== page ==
What Fourmaux will learn from his Monza crash

A tire experiment gone wrong led to his accident, but will actually stand Fourmaux in good stead for the future


No rally driver ever wants to crash. If they crash, they aren’t winning – and every rally driver wants to win.

Adrien Fourmaux would be the first to concede that he needs to build up some more World Rally Championship experience before he starts winning, but he can’t necessarily do that by crashing.

Unfortunately, that’s exactly what happened to the M-Sport driver on the third stage of Monza Rally. But actually, despite ending his day resting on an Armco barrier – perilously close to a far nastier slide down a stage-side bank – there are plenty of positives for Fourmaux to draw.

On just his eighth start in a World Rally Car at this level, Fourmaux went against the grain on Friday morning, selecting a package of four soft and two hard compound Pirellis while all of his rivals chose full hards.

M-Sport team principal Richard Millener confirmed that this was Fourmaux’s personal choice – and questioned whether it was a gamble that was worth taking.

As did Fourmaux when he reached the end of the first stage and hadn’t set a time as competitive as he had hoped. The stages, twisting around the mountains near Bergamo, were damp but didn’t play to the softer rubber like Fourmaux had anticipated.

In a bid to resurrect that issue, Fourmaux bolted his two hard compound tires onto his Ford Fiesta WRC for the repeat pass of stages but this created a new learning experience for him altogether, running with soft tires on the front-right and rear-left and hard tires on the front-left and rear-right.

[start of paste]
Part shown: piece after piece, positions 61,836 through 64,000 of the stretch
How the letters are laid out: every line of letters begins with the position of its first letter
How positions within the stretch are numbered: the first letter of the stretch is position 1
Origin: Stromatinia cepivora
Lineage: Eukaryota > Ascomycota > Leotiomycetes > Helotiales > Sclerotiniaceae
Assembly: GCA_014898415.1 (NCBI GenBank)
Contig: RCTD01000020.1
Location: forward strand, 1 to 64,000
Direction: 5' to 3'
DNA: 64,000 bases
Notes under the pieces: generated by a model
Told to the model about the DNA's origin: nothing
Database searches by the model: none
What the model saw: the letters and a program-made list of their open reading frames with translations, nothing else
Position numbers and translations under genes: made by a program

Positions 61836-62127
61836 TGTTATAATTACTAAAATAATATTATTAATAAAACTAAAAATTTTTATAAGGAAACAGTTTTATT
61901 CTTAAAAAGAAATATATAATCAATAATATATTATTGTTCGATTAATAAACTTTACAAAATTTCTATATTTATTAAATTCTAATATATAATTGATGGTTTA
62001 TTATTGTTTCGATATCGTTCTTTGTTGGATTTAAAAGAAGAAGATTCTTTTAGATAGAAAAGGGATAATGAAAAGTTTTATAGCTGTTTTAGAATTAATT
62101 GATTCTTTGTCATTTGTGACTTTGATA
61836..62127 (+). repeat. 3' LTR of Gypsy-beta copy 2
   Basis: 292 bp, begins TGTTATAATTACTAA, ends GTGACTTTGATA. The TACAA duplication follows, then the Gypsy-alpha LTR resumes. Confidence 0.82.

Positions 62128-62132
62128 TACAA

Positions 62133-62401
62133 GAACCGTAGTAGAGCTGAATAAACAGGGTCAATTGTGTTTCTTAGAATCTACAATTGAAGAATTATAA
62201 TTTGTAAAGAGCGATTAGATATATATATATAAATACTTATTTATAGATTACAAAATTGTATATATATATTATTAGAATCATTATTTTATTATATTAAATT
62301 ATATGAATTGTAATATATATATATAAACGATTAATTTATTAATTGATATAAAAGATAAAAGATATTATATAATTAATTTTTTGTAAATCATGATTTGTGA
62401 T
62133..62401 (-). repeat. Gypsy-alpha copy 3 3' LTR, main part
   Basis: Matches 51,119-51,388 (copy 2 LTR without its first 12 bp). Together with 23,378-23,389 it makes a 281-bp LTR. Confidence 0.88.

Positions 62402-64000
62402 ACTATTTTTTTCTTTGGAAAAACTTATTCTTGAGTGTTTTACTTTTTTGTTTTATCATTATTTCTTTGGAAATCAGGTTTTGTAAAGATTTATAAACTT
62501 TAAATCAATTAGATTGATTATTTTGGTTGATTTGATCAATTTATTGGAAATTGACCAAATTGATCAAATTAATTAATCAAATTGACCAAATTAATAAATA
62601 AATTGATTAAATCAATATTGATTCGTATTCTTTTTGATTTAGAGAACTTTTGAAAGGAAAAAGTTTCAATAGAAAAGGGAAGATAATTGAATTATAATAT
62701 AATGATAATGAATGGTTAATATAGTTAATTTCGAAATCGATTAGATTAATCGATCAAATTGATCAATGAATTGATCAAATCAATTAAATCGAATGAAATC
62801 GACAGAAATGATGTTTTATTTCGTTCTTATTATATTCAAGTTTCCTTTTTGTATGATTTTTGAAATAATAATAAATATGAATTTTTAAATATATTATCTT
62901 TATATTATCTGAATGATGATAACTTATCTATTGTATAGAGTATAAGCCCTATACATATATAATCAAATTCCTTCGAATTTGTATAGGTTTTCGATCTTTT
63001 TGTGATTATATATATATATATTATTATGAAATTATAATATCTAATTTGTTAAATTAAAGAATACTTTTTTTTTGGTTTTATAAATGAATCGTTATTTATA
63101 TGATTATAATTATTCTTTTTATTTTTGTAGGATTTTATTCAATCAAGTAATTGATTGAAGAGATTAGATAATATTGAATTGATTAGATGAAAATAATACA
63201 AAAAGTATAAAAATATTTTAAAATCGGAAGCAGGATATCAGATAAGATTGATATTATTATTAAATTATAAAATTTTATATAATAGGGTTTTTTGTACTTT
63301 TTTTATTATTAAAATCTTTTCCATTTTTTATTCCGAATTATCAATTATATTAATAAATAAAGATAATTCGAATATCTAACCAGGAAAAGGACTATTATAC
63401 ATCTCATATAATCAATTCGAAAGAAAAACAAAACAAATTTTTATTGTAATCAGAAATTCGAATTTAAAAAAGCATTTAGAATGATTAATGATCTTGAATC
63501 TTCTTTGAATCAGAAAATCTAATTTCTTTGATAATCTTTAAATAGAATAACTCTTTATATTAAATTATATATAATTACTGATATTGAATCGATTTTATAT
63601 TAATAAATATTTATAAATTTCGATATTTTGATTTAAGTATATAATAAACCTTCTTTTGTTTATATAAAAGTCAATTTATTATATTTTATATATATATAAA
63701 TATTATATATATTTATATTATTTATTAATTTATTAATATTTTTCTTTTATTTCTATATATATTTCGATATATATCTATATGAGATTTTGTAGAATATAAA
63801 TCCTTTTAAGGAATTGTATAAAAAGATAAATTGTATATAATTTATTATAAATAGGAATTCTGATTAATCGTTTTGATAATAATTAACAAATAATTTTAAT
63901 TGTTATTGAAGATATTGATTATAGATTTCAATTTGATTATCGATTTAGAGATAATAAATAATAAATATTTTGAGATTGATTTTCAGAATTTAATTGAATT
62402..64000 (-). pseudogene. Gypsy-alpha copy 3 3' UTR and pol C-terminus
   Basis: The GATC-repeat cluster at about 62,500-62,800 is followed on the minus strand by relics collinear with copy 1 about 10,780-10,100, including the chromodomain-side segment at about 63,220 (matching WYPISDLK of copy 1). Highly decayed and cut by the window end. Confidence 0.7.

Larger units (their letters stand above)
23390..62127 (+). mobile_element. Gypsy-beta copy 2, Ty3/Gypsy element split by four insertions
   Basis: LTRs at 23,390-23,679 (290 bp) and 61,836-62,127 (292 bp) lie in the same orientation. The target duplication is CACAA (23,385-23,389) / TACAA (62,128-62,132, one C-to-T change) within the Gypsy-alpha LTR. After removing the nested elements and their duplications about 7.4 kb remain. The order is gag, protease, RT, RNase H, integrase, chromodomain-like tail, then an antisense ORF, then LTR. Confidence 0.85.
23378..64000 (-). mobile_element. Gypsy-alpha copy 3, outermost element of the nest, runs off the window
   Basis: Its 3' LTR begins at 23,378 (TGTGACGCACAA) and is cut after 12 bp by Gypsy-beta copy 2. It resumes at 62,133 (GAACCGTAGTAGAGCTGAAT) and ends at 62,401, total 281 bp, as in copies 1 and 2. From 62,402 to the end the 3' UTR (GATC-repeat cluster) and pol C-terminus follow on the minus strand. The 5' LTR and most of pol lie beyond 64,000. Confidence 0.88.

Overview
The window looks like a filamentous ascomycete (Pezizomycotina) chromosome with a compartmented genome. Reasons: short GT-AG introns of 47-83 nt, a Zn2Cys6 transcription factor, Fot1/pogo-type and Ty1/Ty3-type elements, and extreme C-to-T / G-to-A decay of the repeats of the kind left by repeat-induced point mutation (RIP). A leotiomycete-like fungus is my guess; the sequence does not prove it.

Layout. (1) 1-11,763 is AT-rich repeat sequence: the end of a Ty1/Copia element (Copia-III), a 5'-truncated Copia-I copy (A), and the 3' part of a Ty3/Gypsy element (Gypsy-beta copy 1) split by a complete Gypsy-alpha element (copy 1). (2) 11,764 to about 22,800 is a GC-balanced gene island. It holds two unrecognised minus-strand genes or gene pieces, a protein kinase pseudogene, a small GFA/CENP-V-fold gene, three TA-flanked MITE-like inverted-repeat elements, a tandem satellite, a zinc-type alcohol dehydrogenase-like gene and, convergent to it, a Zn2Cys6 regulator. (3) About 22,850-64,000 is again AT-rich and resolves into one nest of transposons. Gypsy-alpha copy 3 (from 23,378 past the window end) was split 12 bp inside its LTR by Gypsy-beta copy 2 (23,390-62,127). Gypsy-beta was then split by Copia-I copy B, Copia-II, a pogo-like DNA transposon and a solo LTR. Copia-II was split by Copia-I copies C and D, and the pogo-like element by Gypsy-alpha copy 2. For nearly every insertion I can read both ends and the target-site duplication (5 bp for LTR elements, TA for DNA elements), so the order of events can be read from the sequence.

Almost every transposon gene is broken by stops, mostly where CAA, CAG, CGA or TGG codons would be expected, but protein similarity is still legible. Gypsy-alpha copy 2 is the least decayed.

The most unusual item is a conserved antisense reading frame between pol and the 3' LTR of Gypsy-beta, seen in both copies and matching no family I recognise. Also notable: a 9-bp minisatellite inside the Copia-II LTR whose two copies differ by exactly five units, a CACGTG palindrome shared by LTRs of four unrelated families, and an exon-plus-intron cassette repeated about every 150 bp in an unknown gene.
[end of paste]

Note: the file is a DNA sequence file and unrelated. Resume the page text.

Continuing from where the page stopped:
Fourmaux Adrien
For sure it was a really good lesson for me Adrien Fourmaux

“It was the wrong tire choice this morning so I tried to save a bit of time [loss] on this one [SS3] and cross the tires but it was definitely not the correct tire choice because I was overheating the soft,” Fourmaux explained.

“The hard gave me the precision, but I was just a bit too wide with the softs on the front and yeah, we hit the bank.

“The best choice was with four hards, definitely,” he reiterated.

“The car was moving a lot when we were crossing. It was for me front-left, rear-right so all the right corners the car was precise and reaction and the left was slow. In this one [where we crashed], the car was slow.”


The damage was slight as Fourmaux managed to drive the car back to service at Monza once it had been lifted back onto the road, but clearly it was not an ideal way for his rally to end.

And yet, there was still plenty for Fourmaux to learn. While the outcome was unfavorable to say the least, the experiment was worthwhile.

“For sure it was a really good lesson for me to try the tires and for the future it’s the best,” Fourmaux said.

“OK it’s a shame that there’s damage on the car but at least I know now how it goes with the tires crossed and with this condition also.


“I tried the soft, I was sure that on the damp we will make a [time] gap but it showed that the gap between the soft and the hard was not so big on a damp condition, but on the dry it’s a big step definitely.”

When Fourmaux has minimal to fight for in 2021 – a learning year for him and a stop-gap season for M-Sport – trial and error can be forgiven. You could almost call it smart.

When Fourmaux has plenty to fight for, potentially as early as 2022, the experience he picked up on Friday at Monza could prove invaluable.

He could have played it safe and just trundled round for an unspectacular sixth place finish. But world champions explore the boundaries, push the envelope to discover what’s what. Fourmaux did just that, which could prove rather ominous for his future.